An Office Designed for Human Nature (and Happy Workers)
The 20th century metaphor for the workplace was the assembly line, with workers playing the role of robot-like cogs in a standardized environment. Now, though, robots do the work of robots, and humans are valuable because they're, well… human: creative, clever, adaptable and empathetic.
Offices, it follows, should stop being designed for cogs and start being designed for humans.
And what determines, at least in part, what makes humans happy? Millions of years of evolution. You might be a long way from the African savannah when you're tapping away at your laptop in a coffee shop, but according to a recent post on the British Psychological Society's Occupational Digest blog, many of the preferences and rhythms human developed way back in their hunter gatherer days persist into the office era. To build the office of tomorrow, therefore, business owners should look to the past and brush up on their Charles Darwin.
The BPS post looks into a recent paper by Carey Fitzgerald and Kimberley Danner exploring the lessons evolutionary psychology might have to teach us about our work environments. They uncover three ways the stereotypical office runs counter to our evolutionary preferences (and offer one bonus suggestion that will please pet lovers).
Greener and Brighter
"There is evidence that exposure to natural environments improves our quality of life; for instance, jogging in a park is more effective than urban jogging for lowering anxiety and depression. In a workplace, this could translate to the presence of plants, and studies have shown that their presence can improve concentration and remove stress," notes BPS.
Kevin Kuske of office furniture company Turnstone has also told Inc.com that adding greenery can boost creativity, as can increasing natural light. Another recent study found that, "compared to the afternoon, people who had DL (Daylight) were significantly more alert at the beginning of the evening, and subjects who were exposed to AL (Artificial light) were significantly sleepier at the end of the evening,” reports blog buffer, which explains that "our cortisol levels drop significantly under artificial or poor lighting conditions. That means that we’ll be more stressed, and have less ability to stabilize our energy levels."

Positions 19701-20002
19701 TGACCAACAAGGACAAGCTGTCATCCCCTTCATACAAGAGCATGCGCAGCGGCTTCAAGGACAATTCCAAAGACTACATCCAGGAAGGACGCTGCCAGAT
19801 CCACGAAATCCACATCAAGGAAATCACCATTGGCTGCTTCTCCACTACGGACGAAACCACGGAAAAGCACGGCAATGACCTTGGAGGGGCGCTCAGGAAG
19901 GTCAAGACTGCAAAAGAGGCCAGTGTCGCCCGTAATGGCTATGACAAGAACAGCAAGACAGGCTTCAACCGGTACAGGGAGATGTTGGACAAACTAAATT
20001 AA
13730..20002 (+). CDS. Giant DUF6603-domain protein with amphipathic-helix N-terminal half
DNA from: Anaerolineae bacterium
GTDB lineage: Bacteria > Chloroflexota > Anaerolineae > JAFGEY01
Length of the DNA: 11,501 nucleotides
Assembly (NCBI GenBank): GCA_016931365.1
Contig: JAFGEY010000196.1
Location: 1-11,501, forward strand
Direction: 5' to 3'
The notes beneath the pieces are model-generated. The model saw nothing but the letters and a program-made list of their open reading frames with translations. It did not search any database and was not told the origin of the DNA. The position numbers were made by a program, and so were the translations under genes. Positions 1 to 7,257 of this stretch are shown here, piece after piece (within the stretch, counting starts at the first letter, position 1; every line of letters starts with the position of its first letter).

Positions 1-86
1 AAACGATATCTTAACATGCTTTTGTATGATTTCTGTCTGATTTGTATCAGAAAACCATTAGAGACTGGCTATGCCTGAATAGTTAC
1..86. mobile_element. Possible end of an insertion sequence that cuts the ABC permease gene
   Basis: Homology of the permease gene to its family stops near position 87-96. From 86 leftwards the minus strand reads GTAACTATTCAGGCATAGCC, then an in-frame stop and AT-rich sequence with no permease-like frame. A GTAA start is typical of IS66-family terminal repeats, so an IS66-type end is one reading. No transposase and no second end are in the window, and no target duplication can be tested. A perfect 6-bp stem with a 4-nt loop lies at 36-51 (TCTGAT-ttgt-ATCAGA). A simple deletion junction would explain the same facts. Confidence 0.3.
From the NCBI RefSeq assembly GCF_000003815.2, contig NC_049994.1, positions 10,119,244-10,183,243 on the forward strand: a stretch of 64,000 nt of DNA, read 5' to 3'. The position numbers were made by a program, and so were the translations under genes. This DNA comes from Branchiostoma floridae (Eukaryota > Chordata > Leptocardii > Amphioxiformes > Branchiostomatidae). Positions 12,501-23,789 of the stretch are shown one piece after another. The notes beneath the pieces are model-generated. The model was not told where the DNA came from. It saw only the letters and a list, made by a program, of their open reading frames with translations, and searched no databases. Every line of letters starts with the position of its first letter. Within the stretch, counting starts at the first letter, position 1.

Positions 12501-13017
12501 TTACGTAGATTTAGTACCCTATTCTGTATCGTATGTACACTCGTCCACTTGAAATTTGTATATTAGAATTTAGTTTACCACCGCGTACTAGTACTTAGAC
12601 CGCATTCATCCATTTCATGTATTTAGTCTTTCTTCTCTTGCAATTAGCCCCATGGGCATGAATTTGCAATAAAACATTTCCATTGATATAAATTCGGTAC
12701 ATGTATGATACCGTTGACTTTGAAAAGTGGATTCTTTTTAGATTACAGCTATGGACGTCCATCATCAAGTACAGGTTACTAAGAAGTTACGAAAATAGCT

Born to… Sit?
Nope, says BPS, humans definitely didn't evolve to sit around all day. "Most workplaces, especially white collar ones, are sedentary environments that contrast with the lifestyles our species developed to cope with. One recent response to this within workplaces has been permitting or encouraging standing desks," says the post. Or simply take more breaks for walks outside: "Other approaches can include building opportunities to exercise, which if taken outdoors could kill two birds with one stone."
Human beings have natural rhythms of wakefulness that cause many of us to get sleepy in the afternoon. Traditionalists force employees to fight the after-lunch drowsies with caffeine, will power and—for extreme cases—cute kitten pictures. BPS suggests giving in to our natural inclination to snooze.
"Inadequate sleep can impact motor skills, insight formation and language perception," explains the post, "but we have a natural escape valve from overtiredness, and it's not sold at Starbucks. A short afternoon sleep is a feature of cultures worldwide, and is more effective than caffeine at improving performance in areas like motor and verbal tasks. It seems likely that napping is a feature of our circadian rhythms: it's a natural way to operate, not just a byproduct of a heavy lunch."
And a Win for Pet Lovers
The post ends with a win for fans of furry office mates. "Bringing a pet to work can reduce your own stress, and a dog in the office can facilitate group cohesion, cooperation and trust," it concludes.
Check out the complete write up for more details on all these points.
Which aspect of office life do you feel is most ill-matched to human nature?
JESSICA STILLMAN | Columnist
Jessica Stillman is a freelance writer based in London with interests in unconventional career paths, generational differences, and the future of work. She has blogged for CBS MoneyWatch, GigaOM, and Brazen Careerist.